When they reached the back entrance of the lodge, a man wearing a ski patrol uniform was waiting for them.
"There you are, Bill," Kurt said and introduced him to the Sullivans.
"You wait here, Mrs. Sullivan," Bill instructed. "We'll be back shortly. Kurt, see if you can get an ambulance out here and we'll be back as soon as we can."
Bruce kissed Pam and hurriedly climbed into the middle seat of the Jeep Scout parked next to the entrance. The three-story building blocked the wind here, increasing the visibility.
"This is Rick," Bill introduced the patrol officer behind the wheel to Bruce.
"Did you say that your brother was able to get a fire started?" Rick wanted to know, after the introductions were made.
"Yes, he did. And there was plenty firewood on the porch. They will be fine for a while."
Rick had a hard time making out the way because of the blinding snow. Had Casey not been injured, they wouldn't have risked making this trip. Rick's only consolation was that there would be no other traffic. The only thing he had to worry about running into were trees and he knew that if he kept to the center of the road, he wouldn't have to worry about them.
Rick breathed a sigh of relief when he saw daylight clearly in front of him as they ran out from under the blizzard after only going a little over a mile. Finally, they reached the house.
"Travis! It's snowing. We gotta get out of here, quick!" Bruce called, rushing into the house.
"What's going on?" Bruce asked when he discovered Travis tapping on the wall above the bed. "Where's the kid? What are you doing?"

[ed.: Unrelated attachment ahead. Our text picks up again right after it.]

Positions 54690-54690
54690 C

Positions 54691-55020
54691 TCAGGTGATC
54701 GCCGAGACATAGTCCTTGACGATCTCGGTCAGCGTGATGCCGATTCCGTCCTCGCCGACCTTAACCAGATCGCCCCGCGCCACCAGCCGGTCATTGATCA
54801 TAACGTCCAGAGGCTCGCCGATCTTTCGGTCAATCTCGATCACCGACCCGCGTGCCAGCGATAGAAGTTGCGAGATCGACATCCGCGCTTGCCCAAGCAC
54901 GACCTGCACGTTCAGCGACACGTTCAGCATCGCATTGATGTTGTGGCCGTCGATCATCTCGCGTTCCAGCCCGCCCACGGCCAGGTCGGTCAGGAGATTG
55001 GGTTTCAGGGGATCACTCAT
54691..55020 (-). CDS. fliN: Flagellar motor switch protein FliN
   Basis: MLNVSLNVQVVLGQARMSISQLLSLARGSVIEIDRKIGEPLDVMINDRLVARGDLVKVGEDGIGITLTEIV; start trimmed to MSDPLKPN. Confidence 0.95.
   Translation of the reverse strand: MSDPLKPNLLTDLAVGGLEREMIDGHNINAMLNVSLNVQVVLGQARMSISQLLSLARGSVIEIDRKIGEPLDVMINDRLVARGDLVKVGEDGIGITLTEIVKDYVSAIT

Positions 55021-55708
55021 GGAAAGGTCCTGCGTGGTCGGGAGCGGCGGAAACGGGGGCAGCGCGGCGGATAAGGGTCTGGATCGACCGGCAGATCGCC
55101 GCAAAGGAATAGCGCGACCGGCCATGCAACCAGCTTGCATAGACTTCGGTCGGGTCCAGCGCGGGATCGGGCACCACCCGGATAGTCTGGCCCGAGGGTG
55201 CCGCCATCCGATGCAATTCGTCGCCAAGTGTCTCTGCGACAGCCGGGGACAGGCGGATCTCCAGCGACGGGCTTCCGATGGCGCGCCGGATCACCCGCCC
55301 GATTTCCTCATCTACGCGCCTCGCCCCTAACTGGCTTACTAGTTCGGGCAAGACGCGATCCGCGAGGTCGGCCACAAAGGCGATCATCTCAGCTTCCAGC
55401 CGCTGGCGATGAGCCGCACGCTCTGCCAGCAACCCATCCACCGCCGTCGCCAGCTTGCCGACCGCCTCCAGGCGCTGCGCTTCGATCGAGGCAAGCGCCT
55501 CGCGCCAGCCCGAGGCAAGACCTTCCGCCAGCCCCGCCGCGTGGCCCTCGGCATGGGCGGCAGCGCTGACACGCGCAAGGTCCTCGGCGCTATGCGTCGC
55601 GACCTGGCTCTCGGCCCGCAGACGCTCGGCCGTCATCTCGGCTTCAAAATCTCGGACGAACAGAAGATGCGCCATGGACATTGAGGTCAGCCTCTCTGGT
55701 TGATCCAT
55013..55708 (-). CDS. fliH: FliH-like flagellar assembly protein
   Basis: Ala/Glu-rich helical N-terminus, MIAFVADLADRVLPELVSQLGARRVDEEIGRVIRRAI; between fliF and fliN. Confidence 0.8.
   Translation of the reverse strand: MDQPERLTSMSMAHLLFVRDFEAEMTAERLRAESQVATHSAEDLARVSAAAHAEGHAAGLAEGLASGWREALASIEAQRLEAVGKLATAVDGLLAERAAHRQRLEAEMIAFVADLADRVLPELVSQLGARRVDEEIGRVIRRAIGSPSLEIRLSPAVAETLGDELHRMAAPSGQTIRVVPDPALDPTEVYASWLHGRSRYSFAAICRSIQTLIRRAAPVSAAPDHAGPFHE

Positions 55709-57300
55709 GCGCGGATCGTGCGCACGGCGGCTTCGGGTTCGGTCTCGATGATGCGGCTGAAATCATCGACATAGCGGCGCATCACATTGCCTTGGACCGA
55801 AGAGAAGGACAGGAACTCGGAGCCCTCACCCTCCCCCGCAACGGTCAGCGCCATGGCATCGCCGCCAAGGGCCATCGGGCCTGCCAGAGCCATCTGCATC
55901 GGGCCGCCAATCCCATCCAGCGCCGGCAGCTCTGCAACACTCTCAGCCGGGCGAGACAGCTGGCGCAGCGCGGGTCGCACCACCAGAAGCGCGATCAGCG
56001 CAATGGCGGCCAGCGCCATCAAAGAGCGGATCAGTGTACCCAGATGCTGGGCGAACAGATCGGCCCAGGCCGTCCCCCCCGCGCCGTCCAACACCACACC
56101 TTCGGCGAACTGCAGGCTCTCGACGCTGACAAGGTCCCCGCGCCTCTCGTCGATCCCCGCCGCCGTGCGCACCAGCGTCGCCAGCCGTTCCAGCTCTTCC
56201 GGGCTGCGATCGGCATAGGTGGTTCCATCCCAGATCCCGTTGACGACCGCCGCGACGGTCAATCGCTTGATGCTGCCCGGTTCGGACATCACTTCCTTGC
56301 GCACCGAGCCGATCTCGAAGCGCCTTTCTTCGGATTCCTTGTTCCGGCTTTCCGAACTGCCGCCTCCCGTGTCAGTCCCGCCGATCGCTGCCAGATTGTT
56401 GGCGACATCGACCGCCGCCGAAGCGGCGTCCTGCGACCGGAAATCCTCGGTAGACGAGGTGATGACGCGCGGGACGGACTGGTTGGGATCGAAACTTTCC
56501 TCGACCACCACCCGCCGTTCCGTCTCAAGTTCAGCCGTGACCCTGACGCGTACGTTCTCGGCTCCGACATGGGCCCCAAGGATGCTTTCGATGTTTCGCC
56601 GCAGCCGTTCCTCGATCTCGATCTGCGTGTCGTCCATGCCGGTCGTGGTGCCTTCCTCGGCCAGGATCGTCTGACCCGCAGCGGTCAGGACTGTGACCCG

"I don't know," Travis replied and explained what happened as Rick and Bill entered the room.
"I knew it," Bruce said with a sigh. "I told you this place was spooky. Well, let's get outta here."
"We can't just leave! He might come back and will be stranded here," Travis protested.
"He won't be back," Bill said, picking up the wallet off the nightstand. "Is this Stevenson's?" he asked.
"Yeah. How'd you know his name?" Travis asked. He hadn't gotten the wallet until after Bruce had left.
"The lodge keeps a record of who they give skis out to and the attendant remembered him from my description," Bruce replied.
"Oh. Well, that's good. There's a phone number in his wallet to call in case of an emergency," Travis informed them.
"Good. We'll take his stuff back to the lodge with us. His next of kin can get everything," Bill said, picking up the shoes and handing them to Rick. "I'll tell you a little story about this place on the way back."
"What are you talking about?" Travis asked as Bruce took his arm and led him out to the waiting Jeep.
The blinding snow again made it difficult for them to see, but Rick skillfully steered the Jeep back to the lodge, while Bill told the Sullivans the history of the old house.
"That house hasn't been lived in since nineteen eighty-five," Bill began. "There was a young couple who bought it back in eighteen twenty-two and lived there for about three years.
"The third winter they were there, eighteen twenty-five," he continued, "They had a baby boy, who contracted pneumonia when he was about three months old. He couldn't sleep one night so they put him in bed with them. The next morning, the couple left the boy in bed while they had breakfast. Afterwards, the mother went into the bedroom to get the baby, but he was gone. The bed was made up like it hadn't been slept in. It had snowed before they retired the night before, so there would have been fresh footprints had anyone come in and taken him.